Pilot killed when plane crashes near Austin airport

Smoke rising from where a twin-engine plane crashed while trying to land at ABIA.

AUSTIN (KXAN) — A twin-engine Piper Aerostar crashed near the Austin-Bergstrom International Airport on Wednesday, killing one person. The plane was trying to land when it went down, Federal Aviation Administration officials said.

A commercial airline flies over the site where a private plane crashed Wednesday afternoon in Austin. (KXAN Photo).
A commercial airline flies over the site where a private plane crashed Wednesday afternoon in Austin. (KXAN Photo).

The flight took off from Dallas-Executive Airport at 12:26 p.m. and went down an hour later. The plane is registered to a man from Dallas. EMS officials reported that the pilot was the only person on board. Austin Police identified the pilot as 55-year-old David S. Anderson.

Airport officials said the pilot did not report any problems to the control tower prior to the crash. The plane crashed near a fire station at SH-71 and Cardinal Loop, just north of the airport. National Transportation Safety Board officials have been called in to investigate.

Dan McGreevy, who lives in the airport’s flight path, was outside and could tell something was wrong with the plane. “I just kind of heard him…saw the smoke, knew something was up.”

McGreevy says his knowledge from working in aviation tipped him off. “Having worked at airports, I’ve seen a few plane crashes…my ear picked it up. I knew something was wrong.”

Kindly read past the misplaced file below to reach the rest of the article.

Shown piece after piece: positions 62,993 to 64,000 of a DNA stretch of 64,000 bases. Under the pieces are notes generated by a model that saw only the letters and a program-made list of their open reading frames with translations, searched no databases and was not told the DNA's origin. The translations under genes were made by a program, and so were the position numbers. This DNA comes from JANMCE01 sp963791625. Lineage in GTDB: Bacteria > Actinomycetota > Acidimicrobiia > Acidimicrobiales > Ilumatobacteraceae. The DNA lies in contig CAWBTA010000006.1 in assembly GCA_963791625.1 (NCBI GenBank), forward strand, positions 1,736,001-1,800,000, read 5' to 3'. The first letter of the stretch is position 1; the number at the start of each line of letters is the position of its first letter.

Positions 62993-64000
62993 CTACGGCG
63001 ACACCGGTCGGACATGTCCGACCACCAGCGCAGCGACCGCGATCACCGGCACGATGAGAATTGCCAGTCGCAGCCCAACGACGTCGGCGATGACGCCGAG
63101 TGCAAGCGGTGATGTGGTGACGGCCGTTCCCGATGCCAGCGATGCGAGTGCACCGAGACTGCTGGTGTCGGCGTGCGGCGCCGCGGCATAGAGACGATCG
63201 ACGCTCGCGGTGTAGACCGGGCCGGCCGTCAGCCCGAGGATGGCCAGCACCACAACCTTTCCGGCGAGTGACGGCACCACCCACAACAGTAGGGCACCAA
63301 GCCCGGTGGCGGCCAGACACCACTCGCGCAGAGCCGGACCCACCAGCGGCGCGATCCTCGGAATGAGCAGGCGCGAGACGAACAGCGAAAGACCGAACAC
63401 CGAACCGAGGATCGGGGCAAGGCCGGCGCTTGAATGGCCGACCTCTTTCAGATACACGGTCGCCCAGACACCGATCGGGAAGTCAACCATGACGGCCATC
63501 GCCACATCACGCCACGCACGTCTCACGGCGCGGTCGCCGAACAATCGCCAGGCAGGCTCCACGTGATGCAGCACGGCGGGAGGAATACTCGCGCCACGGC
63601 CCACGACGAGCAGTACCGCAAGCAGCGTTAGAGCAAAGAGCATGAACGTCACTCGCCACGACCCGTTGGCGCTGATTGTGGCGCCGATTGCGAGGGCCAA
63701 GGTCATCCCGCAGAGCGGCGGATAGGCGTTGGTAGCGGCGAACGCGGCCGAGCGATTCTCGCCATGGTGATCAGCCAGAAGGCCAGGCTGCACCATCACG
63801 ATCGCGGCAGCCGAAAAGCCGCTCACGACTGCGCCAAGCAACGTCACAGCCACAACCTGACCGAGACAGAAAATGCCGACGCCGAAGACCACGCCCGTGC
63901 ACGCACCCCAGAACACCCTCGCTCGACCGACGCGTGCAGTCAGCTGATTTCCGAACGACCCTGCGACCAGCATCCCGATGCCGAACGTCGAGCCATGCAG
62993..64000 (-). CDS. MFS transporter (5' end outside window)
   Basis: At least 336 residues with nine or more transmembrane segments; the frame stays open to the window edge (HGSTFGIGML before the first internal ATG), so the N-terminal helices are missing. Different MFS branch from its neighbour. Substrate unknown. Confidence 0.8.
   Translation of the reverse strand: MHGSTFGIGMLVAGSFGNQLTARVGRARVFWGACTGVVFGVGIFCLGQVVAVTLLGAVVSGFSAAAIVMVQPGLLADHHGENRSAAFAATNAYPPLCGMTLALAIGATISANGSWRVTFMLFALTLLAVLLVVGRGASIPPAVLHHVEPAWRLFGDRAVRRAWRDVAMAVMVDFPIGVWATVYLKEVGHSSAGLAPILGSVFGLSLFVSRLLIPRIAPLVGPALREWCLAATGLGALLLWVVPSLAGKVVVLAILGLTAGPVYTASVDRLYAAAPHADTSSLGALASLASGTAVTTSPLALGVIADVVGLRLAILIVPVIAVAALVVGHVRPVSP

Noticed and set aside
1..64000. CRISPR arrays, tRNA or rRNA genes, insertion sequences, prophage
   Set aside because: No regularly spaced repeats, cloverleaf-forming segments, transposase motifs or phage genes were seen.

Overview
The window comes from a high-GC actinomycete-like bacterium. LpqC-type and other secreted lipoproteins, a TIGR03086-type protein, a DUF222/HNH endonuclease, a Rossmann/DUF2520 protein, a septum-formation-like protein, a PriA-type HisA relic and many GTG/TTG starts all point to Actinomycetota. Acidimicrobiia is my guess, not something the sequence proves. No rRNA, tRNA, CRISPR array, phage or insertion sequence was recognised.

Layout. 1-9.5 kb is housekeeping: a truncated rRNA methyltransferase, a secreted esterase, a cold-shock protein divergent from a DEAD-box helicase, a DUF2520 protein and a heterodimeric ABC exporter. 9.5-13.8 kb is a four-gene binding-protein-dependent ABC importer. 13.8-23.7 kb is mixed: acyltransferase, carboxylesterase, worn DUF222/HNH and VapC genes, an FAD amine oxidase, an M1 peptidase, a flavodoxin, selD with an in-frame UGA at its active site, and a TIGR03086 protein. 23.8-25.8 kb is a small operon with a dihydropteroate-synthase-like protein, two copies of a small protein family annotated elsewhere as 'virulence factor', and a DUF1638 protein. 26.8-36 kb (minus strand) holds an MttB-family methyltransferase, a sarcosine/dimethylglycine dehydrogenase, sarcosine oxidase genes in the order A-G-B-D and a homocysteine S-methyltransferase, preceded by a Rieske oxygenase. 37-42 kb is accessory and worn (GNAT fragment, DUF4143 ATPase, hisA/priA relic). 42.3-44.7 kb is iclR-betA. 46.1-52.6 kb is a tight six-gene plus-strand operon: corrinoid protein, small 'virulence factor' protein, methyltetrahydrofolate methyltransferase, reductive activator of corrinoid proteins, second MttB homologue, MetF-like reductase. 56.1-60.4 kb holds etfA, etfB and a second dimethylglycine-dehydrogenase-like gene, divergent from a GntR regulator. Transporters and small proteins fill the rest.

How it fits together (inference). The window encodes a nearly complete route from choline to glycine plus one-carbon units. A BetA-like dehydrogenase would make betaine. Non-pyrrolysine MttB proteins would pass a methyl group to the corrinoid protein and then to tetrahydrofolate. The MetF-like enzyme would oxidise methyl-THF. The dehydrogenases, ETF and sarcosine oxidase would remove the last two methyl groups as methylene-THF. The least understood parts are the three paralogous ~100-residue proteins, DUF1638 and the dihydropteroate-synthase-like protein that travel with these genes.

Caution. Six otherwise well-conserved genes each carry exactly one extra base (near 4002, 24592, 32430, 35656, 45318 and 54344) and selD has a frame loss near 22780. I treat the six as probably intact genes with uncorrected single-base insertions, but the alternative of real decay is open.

KXAN’s camera atop the Austonian building showed smoke rising from the scene just off SH-71 immediately after the crash. The downed plane sparked a 3-acre grass fire, but it was quickly contained by firefighters who responded to the scene. No structures were threatened.

“The fact that the crew was right around the corner made all the difference in the world,” said Palmer Buck, Austin Fire Department Battalion Chief. “It’s super dry out there and the wind was pushing that fire so they made a good stop, in addition to protecting the crash site.”

Airport officials initially said Runway 17L was briefly closed, but later said it remained open and that no other incoming or outbound flights have been impacted. However, FlightAware.com appeared to show some inbound flights were placed in a holding pattern near the time of the crash.

At least one plane was briefly diverted after the Piper went down. Multiple people who got off a United Airlines flight at around 3:15 p.m. said they were descending into ABIA, when all of a sudden the plane went right back in the air.

“Wheels were coming down and then we started rising again, and I thought OK,” said passenger Sherry Hart. She said they were notified that there had been an aircraft accident and that they would be diverted to San Antonio.

“I was just concerned about them, because they were supposed to land three minutes before me, I didn’t want them to be on the aircraft that had the accident,” said a family member waiting for their friend who was coming in from Portland. “She was fine, just frustrated because she was hoping to be here. When you leave at 4:30 in the morning to get up and fly up, she said I’m just ready for this to be over.”

The plane eventually made it to Austin about 90 minutes after they were supposed to, but most were just happy they landed safely. An ABIA spokesman KXAN spoke with was not aware of the diversion, and says that is in the control of the airline.

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